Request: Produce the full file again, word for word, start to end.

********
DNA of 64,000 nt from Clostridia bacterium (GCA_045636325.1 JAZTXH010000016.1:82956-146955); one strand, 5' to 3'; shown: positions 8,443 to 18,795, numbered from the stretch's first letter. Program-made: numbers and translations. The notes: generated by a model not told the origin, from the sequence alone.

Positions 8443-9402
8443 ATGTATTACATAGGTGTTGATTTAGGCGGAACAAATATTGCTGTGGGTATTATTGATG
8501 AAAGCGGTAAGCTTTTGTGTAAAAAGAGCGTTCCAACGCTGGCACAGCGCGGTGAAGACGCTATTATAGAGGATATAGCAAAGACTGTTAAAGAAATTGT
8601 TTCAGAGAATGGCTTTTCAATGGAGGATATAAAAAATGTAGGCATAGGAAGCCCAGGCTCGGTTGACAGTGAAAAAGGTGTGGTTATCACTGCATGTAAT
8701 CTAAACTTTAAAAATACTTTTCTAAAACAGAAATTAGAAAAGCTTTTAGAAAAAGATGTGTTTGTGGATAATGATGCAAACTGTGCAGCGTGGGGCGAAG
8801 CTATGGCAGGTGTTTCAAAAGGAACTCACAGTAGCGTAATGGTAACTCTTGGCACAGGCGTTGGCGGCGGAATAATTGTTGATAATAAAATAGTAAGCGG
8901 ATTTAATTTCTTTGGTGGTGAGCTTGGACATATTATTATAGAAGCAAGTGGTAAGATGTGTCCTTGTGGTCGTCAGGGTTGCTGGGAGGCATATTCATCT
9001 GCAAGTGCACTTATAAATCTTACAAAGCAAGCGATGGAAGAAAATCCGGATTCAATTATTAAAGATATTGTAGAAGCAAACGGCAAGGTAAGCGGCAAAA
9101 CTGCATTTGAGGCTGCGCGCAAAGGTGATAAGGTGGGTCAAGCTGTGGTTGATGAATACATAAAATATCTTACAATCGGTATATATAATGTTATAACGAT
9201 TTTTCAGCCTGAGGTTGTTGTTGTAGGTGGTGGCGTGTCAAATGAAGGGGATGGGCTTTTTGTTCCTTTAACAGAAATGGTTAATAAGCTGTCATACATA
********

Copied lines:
DNA of 64,000 nt from Clostridia bacterium (GCA_045636325.1 JAZTXH010000016.1:82956-146955); one strand, 5' to 3'; shown: positions 8,443 to 18,795, numbered from the stretch's first letter. Program-made: numbers and translations. The notes: generated by a model not told the origin, from the sequence alone.

Positions 8443-9402
8443 ATGTATTACATAGGTGTTGATTTAGGCGGAACAAATATTGCTGTGGGTATTATTGATG
8501 AAAGCGGTAAGCTTTTGTGTAAAAAGAGCGTTCCAACGCTGGCACAGCGCGGTGAAGACGCTATTATAGAGGATATAGCAAAGACTGTTAAAGAAATTGT
8601 TTCAGAGAATGGCTTTTCAATGGAGGATATAAAAAATGTAGGCATAGGAAGCCCAGGCTCGGTTGACAGTGAAAAAGGTGTGGTTATCACTGCATGTAAT
8701 CTAAACTTTAAAAATACTTTTCTAAAACAGAAATTAGAAAAGCTTTTAGAAAAAGATGTGTTTGTGGATAATGATGCAAACTGTGCAGCGTGGGGCGAAG
8801 CTATGGCAGGTGTTTCAAAAGGAACTCACAGTAGCGTAATGGTAACTCTTGGCACAGGCGTTGGCGGCGGAATAATTGTTGATAATAAAATAGTAAGCGG
8901 ATTTAATTTCTTTGGTGGTGAGCTTGGACATATTATTATAGAAGCAAGTGGTAAGATGTGTCCTTGTGGTCGTCAGGGTTGCTGGGAGGCATATTCATCT
9001 GCAAGTGCACTTATAAATCTTACAAAGCAAGCGATGGAAGAAAATCCGGATTCAATTATTAAAGATATTGTAGAAGCAAACGGCAAGGTAAGCGGCAAAA
9101 CTGCATTTGAGGCTGCGCGCAAAGGTGATAAGGTGGGTCAAGCTGTGGTTGATGAATACATAAAATATCTTACAATCGGTATATATAATGTTATAACGAT
9201 TTTTCAGCCTGAGGTTGTTGTTGTAGGTGGTGGCGTGTCAAATGAAGGGGATGGGCTTTTTGTTCCTTTAACAGAAATGGTTAATAAGCTGTCATACATA